In the economic literature, the positive correlation between money supply and the price level is well accepted in economic literature. It roots from the quantity theory of money. The theory suggests that permanent and stochastic shocks in the money supply will increase the price level proportionally. Consequently, it has no effect on the real variable as time elapses. The theory also claims that the injection of money into the market will only affect nominal output, not the real output as the production and technology remain the same. In simpler words, money is claimed to be neutral – an idea that has been argued by economists, particularly in the short run. Lucas Jr (1996) described Long-Run Money Neutrality (LRN) as a situation where changes in the money supply will only change nominal variables such as nominal GDP, nominal exchange rate, and nominal wage, without making any changes in real variable such as investment, real consumption, and real output. Long-Run Super Neutrality (LRSN) of money is a situation where changes in the growth of the money supply will not cause any changes in real variables unless inflation occurs (Arintoko 2011).
There are few published papers that developed models to test the hypothesis of (super)neutrality of money in the long-run including Lucas (1988), Bullard (1994), Geweke (1986) and Bullard and Keating (1994). But, models developed by Fisher and Seater (1993) and King and Watson (1992) make use of the recent advancement in the theory of nonstationary regressors to develop test on the proposition of money (sper)neutrality (Serletis and Koustas 1998). In this paper, I will be using the framework published by Fisher and Seater (1993) to test the LRN and LRSN hypotheses. By LRN, Fisher and Seater (1993) meant that any permanent, exogenous money supply shock level will not have an impact towards real variable, and LRSN is defined as any permanent and exogenous money supply growth shock will not have an impact on real variables.
They formalized LRN and LRSN in the context of Autoregressive Integrated Moving Average (ARIMA) model. They showed that the restrictions imposed by LRN and LRSN depend critically on the order or integration of the money supply and the real variable. For example, money must be at least integrated of order one, otherwise, we cannot study the effect of a permanent change in the money supply simply because it does not exist. They also showed that money and real variable series should not have a stable long-run relationship between them to have a meaningful analysis of money (super)neutrality using this model. The model will be explained in detailed in section 3.
In this dissertation, I will attempt to study neutrality and superneutrality of money in the long-run, so the short-run dynamics of the economy resulting from monetary shocks will not be discussed in this paper since it is not relevant. The empirical study on the long-run money neutrality is important as it will determine if monetary policy is relevant and effective to be used in a country. Hence, it is crucial for monetary authorities to have prior knowledge of money neutrality of a country before making decisions on monetary policy.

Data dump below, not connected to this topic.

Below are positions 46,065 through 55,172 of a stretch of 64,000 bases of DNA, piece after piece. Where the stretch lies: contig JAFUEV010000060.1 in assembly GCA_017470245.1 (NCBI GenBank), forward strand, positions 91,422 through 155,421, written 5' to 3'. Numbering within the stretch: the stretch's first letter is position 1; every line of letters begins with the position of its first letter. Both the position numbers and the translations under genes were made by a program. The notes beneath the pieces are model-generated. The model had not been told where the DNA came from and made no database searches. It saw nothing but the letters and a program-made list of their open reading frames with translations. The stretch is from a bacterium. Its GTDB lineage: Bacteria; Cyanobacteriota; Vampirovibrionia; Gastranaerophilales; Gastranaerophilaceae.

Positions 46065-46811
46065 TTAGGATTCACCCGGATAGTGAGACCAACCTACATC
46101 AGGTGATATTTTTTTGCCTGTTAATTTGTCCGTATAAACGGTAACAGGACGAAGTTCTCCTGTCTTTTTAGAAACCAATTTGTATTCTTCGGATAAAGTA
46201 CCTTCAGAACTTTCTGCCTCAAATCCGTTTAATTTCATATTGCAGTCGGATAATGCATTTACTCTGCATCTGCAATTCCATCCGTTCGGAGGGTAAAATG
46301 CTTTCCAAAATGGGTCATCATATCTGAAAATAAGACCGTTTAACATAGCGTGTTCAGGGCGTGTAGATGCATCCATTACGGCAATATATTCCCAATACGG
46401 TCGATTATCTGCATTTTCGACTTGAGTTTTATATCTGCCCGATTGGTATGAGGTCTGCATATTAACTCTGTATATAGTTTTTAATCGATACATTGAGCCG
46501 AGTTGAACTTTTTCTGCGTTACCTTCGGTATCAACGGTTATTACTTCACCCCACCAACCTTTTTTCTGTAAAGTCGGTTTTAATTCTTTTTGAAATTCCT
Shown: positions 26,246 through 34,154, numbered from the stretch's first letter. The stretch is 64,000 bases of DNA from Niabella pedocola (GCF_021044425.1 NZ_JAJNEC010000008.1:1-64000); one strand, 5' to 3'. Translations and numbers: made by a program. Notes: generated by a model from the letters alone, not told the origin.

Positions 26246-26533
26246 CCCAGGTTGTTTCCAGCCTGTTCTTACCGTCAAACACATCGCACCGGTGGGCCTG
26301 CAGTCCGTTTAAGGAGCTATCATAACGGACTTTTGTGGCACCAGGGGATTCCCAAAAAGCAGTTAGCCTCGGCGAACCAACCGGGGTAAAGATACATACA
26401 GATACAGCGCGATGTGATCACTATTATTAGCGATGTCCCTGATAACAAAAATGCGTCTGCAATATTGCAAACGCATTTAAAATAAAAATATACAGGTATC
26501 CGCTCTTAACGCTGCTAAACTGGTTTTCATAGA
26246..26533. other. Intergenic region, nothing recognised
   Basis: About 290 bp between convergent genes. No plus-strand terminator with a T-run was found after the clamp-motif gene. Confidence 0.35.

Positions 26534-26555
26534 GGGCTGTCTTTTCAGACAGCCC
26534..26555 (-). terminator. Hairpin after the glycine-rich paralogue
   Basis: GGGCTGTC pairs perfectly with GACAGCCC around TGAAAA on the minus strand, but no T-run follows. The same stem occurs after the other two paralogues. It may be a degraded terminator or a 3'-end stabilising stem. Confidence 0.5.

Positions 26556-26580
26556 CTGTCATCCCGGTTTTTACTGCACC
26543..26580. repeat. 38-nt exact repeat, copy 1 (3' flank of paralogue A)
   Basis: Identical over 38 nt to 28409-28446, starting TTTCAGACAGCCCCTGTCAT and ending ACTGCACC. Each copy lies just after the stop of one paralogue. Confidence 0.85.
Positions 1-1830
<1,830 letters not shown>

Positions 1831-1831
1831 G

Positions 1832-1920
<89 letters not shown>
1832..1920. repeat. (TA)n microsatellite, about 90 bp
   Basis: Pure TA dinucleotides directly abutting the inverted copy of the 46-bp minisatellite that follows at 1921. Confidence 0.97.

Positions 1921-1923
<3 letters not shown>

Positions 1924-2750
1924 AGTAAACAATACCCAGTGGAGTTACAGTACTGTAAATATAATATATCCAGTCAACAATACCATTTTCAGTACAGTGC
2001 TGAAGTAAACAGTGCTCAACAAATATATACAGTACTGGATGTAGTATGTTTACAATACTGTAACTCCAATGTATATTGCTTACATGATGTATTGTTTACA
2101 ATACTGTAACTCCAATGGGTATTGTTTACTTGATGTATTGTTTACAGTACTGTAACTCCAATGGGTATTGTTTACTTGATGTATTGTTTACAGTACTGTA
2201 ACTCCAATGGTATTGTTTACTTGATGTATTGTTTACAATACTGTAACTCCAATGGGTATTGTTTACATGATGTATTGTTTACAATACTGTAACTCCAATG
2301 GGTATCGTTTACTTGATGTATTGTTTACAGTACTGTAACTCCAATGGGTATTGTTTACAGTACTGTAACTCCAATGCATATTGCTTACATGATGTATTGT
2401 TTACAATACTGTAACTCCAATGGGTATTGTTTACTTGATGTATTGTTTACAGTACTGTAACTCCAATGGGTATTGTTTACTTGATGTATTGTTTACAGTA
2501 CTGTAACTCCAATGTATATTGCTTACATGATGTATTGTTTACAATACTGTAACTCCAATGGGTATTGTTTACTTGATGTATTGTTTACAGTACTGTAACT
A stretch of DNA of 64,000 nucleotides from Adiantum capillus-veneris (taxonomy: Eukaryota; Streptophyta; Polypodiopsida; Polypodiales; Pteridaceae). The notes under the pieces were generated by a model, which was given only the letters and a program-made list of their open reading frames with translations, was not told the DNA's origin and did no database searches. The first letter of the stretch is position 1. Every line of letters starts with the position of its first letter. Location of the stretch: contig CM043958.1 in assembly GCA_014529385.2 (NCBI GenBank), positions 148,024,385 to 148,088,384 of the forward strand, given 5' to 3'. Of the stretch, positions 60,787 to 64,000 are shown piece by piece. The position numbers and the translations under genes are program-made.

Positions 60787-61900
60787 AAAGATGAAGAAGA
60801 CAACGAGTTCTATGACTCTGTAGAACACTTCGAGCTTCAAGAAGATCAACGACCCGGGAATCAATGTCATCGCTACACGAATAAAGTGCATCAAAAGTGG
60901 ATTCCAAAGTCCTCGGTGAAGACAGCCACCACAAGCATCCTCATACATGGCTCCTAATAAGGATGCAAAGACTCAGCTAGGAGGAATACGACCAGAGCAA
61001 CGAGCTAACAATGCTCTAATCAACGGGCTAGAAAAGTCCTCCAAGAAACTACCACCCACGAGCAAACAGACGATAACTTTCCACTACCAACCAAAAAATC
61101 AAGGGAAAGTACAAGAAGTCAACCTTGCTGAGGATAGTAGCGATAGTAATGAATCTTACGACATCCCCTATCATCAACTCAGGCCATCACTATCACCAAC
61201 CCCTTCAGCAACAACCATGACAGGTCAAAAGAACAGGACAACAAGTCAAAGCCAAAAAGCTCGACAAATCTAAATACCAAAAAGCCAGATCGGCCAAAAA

This paper will test the hypothesis of long-run money neutrality using quarterly data of M1 and real GDP data from nine Organisation for Economic Co-operation and Development (OECD) countries namely Australia, Canada, Chile, Iceland, Israel, South Korea, Mexico, Turkey, and Switzerland. This paper is interesting because I include both developed and developing countries in the analysis, unlike other papers that usually focus only on one of the groups of countries. This assignment is organized as follows. Section 2 discusses the theory behind the neutrality of money and briefly describe the empirical findings in the past. Section 3 discusses the framework developed by Fisher and Seater (1993). I examine the order of integration and cointegration properties of the data used in the fourth section, ushering into the fifth section which discusses the empirical results for LRN. Section six presents the analysis of LRSN and the final section presents a concluding remark.
- Literature Review
Newcomb (1913) developed the famous version of the quantity theory of money (QTM). It started back then with the monetarist theorist Hume (1752) and popularized by Irving Fisher in the early of 19th century. The right-hand side of the QTM describes the transfer of goods, services or securities while the left-hand side corresponds to the transfer of money (Friedman 1989). The equation shows the direct relationship between the nominal GDP
PYwith the money supply
M. So, the change in
Mwill either reflect in an increase in the real output or rise in the price. It is possible for velocity to decrease, but if we look at data, the velocity of transaction tends to be stable overtime. This is where the (non)neutrality of money plays a key role. If money is neutral, increasing money is not going to affect real output, thus increasing the price instead. Then it is not possible to use monetary policy as a tool to stimulate the economy-this is the classical theory. On the other hand, if the Keynesian economists are correct, that the price is sticky, then injecting money into the market might be able to increase the production capacity in the economy. Though, in this aspect, these theories do not totally contradict each other. Monetarists’ opinion is more accurate in the long-run, and Keynesians’ argument is true in the short-run as prices will take time to adjust.